Hillary Clinton needs just 24 more delegates to clinch the Democratic nomination, when the total of delegates she’s won in primaries and caucuses are combined with her superdelegate supporters. Assuming she wins New Jersey on Tuesday night—and she is leading there 64-36 in the latest polls—she will get them, hours before the polls close in California, where she and Senator Bernie Sanders are still locked in a tight race.
As a former Californian, I’ve been ambivalent about rumors that Clinton plans to declare victory after her New Jersey win, reportedly with a big rally in Brooklyn on Tuesday night. An early call by the networks could dampen California turnout. Plus, while I’m a Clinton supporter, I’m concerned about party unity, and I think her campaign should take every opportunity to reach out to Sanders voters.
Then I looked back at what Barack Obama did in 2008, the night he crossed the delegate threshold—like Clinton, with pledged and super delegates. And I looked at the way The New York Times covered it. And I shed my good-girl reservations about an early Clinton declaration of victory. She will win the nomination Tuesday night, no matter what the Sanders campaign says about superdelegates (more on that in a minute.) She will become the first female major-party nominee for the presidency, and she should claim that victory for herself, and for the tens of millions of women who support her. And the media should cover it as the historic event that it is.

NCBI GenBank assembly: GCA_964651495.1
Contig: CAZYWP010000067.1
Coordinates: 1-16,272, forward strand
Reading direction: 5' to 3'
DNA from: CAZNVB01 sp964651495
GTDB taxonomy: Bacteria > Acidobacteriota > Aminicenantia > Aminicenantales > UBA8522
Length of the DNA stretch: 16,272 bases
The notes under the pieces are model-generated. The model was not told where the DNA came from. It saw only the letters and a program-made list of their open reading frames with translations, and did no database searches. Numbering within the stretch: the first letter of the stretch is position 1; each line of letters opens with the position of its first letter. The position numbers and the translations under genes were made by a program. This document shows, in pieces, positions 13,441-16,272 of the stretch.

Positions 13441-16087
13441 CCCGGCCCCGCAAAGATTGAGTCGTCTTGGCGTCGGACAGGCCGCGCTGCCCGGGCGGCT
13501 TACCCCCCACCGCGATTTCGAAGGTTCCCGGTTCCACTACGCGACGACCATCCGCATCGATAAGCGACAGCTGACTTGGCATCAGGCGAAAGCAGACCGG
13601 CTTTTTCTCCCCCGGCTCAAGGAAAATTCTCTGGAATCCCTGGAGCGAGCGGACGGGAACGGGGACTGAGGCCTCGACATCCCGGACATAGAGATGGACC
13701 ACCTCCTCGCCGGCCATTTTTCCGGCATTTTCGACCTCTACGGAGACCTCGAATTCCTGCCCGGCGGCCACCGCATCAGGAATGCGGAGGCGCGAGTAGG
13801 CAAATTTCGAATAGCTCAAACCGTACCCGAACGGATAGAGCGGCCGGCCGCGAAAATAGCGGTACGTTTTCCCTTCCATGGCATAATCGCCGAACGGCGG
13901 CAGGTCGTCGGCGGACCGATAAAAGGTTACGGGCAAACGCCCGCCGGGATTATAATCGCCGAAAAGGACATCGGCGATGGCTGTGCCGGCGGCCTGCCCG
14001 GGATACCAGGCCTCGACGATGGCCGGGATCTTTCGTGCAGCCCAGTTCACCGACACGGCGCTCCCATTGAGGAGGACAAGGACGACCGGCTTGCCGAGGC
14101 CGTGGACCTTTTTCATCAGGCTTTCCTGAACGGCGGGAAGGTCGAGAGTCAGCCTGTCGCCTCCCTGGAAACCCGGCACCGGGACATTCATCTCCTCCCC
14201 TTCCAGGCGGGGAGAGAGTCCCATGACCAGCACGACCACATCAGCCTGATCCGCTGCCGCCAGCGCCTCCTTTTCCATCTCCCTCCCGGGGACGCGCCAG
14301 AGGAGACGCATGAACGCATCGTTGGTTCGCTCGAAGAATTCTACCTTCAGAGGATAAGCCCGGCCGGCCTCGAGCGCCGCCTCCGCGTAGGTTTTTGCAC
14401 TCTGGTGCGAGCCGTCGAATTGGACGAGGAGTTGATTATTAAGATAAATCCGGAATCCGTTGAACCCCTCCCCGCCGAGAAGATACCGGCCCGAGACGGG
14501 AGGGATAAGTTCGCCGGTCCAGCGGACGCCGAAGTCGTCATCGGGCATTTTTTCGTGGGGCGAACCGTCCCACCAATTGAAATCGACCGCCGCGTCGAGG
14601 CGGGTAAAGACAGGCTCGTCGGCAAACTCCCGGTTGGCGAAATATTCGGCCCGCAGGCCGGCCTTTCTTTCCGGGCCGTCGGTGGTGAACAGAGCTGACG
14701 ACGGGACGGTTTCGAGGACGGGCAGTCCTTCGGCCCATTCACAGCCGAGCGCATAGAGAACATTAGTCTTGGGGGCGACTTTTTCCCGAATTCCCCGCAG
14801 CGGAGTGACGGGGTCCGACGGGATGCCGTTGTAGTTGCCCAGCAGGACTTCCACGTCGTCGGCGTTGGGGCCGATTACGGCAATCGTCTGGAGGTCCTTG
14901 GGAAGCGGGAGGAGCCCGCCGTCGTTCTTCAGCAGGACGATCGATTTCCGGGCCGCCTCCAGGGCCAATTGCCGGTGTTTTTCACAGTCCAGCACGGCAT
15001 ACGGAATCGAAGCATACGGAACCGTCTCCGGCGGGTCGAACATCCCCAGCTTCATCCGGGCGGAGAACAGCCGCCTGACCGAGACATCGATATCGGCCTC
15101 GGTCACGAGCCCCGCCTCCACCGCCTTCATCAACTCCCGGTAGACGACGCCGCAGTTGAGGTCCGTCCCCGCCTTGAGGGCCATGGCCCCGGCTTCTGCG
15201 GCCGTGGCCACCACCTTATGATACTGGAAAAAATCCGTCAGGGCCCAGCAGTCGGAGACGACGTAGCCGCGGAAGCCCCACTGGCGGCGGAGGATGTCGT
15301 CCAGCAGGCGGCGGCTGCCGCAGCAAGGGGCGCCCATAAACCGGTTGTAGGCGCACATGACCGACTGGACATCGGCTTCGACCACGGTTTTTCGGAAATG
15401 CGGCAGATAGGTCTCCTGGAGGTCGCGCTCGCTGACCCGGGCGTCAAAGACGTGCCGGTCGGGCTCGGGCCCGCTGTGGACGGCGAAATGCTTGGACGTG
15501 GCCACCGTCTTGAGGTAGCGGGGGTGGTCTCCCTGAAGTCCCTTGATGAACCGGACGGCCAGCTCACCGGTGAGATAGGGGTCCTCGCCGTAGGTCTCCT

Here’s The New York Times story from June 4, 2008. It is headlined “Obama Clinches Nomination; First Black Candidate to Lead a Major Party Ticket.”
Notice that it’s treated as a big, historic occasion; Obama doesn’t share the headline with Clinton. There’s no hedged “Obama claims victory, but Clinton vows to fight on” at the top of the paper of record. The headline and story cover Obama’s proud claim to a historic victory, and it’s treated as a done deal. While it’s true Clinton didn’t concede that night, the next day she scheduled her concession speech in Washington, DC, for the following Saturday. On June 7, 2008—eight years to the day before she will clinch the 2016 nomination—she paid tribute to her voters, those “18 million cracks in the highest and hardest glass ceiling”—and asked them to support Obama.
I understand what Sanders has been trying to do to date, with his promise to take his fight for the nomination into the Philadelphia convention. He wants to turn out the highest possible California vote—he still hopes he can win the state—and go into Philadelphia with the maximum leverage. It’s his right. I even support it, within reason. I certainly support his efforts to move the party platform to the left, on the minimum wage, on financial regulation, on student-loan debt. If that’s what he means when he promises a “contested” convention, deal me in.